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Transformer hum--high VAC or DC offset???

post #1 of 8
Thread Starter 
I've got a couple of components around that have a hum problem, not through the outputs, but from the case.

One manufacturer suggested that I measure our home's AC voltage, and that turned out to be 124.5 to 125 VAC (confirmed by our local utility, whose residential spec is 120 VAC +/- 5%.) The manufacturer's response was that the unit was designed for 115 VAC, so that high supply voltage was the problem. (A friend at the utility suggested that one way to push more power over an aging infrastructure was to increase the voltage spec and thus provide the power increase at the existing current level--not that his firm would do that, of course, but I didn't hear any of that from him .)

Someone suggested buying a variac to see if decreasing the supply voltage fixed the problem, but I never wanted to spend the money for one, though now with another component evidencing the same problem, maybe I should....but that would only possibly diagnose the problem, not solve it!

OTOH, the problem could be due to DC offset in the AC supply, correct?

Is there any easy/safe way to measure that in a home with not much more than a typical DMM? Or is the likelihood of DC offset on our AC circuits in a home not very high?

Thanks!
post #2 of 8
The likelyhood of DC offset from the utility is next to nothing. Even if there was it doesn't matter. The transfomer will block it anyways. Transformers operate on changing voltage only and will never pass DC.

The hum you hear may be the transformer being pushed to or beyond it's abilities. When you increase the voltage to a transformer, you can start saturating the core and it will draw excess current in spikes which will create vibration. A simple way to check this is to use the ammeter capability of your DMM to check for current with the transformer pluged in, but with no load on it. If current is being drawn (more than 5% of it's full load capability) then it may be starting to enter saturation. Get a transformer rated for 120V....or a better one...it shouldn't be saturating at 8% over voltage.

to check for dc offset at home with a DMM: set the meter to DC and probe a recepticle. Pretty simple.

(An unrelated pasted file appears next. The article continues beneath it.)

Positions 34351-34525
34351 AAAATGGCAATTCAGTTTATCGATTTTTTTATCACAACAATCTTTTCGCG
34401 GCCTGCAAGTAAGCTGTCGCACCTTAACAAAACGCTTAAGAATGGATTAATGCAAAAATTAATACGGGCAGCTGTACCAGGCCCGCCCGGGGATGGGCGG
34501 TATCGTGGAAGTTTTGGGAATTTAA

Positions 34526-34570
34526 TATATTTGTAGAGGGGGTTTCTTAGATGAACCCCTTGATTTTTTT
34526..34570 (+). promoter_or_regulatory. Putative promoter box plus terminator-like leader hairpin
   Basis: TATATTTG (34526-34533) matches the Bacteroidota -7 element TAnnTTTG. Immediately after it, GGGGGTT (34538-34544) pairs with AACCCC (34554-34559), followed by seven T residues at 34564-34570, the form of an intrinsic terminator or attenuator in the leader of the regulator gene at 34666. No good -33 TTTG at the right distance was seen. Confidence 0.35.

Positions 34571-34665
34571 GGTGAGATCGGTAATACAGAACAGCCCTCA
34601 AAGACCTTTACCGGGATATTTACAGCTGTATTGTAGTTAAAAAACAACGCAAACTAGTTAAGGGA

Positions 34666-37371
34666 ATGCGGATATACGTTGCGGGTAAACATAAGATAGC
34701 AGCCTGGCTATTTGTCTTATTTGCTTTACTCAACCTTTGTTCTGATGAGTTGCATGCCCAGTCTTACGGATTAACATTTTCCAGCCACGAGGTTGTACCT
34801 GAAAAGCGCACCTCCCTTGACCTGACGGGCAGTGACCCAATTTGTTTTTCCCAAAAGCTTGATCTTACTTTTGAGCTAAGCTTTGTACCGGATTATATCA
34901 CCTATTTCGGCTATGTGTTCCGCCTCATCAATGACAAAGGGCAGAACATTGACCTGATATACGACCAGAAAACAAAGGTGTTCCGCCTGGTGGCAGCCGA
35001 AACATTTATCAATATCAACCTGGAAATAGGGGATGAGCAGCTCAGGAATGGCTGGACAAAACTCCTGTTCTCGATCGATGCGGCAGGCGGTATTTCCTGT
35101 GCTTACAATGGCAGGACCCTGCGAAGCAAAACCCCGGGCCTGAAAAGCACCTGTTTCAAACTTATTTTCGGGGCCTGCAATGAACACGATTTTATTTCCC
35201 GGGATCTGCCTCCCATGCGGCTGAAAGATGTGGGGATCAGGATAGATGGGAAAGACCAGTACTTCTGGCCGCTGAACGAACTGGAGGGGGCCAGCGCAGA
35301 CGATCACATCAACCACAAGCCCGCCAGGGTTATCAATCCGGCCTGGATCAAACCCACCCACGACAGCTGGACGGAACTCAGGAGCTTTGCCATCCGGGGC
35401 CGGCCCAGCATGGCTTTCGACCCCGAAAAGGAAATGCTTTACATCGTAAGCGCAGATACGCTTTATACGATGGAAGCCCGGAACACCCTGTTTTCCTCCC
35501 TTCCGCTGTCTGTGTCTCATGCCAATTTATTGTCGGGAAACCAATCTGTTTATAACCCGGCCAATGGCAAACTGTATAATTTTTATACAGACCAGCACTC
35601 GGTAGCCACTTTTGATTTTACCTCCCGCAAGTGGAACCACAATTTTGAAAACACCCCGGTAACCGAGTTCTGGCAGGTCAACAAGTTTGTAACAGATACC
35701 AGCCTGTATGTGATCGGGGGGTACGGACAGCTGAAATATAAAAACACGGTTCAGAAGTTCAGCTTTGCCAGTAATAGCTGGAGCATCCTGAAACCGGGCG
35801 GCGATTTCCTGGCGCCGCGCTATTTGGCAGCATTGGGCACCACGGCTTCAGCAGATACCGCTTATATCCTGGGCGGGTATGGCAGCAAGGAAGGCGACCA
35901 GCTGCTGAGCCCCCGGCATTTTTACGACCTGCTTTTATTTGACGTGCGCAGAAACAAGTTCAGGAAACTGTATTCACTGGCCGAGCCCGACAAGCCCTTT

post #3 of 8
Quote:
Originally Posted by Bjornboy81
The likelyhood of DC offset from the utility is next to nothing. Even if there was it doesn't matter. The transfomer will block it anyways. Transformers operate on changing voltage only and will never pass DC.

The hum you hear may be the transformer being pushed to or beyond it's abilities. When you increase the voltage to a transformer, you can start saturating the core and it will draw excess current in spikes which will create vibration. A simple way to check this is to use the ammeter capability of your DMM to check for current with the transformer pluged in, but with no load on it. If current is being drawn (more than 5% of it's full load capability) then it may be starting to enter saturation. Get a transformer rated for 120V....or a better one...it shouldn't be saturating at 8% over voltage.

to check for dc offset at home with a DMM: set the meter to DC and probe a recepticle. Pretty simple.
This is only partly correct. A transformer can start to hum when the core is pushed into saturation. An iron core is very efficient and the magnetic flux is often very near saturation of the core. While a transformer will block DC from getting through to the secondary, even a small DC offset can increase the magnetic flux enough to push the core into saturation.
post #4 of 8
Quote:
Originally Posted by Cauhtemoc View Post
An iron core is very efficient and the magnetic flux is often very near saturation of the core.
1. efficiency depends on the grade of steel used in the core.
2. Who says it is often very near saturation of the core? This is soley up to the design of the transformer. Most 115V transformers should handle 125 with no problem. If the designer is pushing the limits of the steel then it's a very ****** design.

Quote:
Originally Posted by Cauhtemoc View Post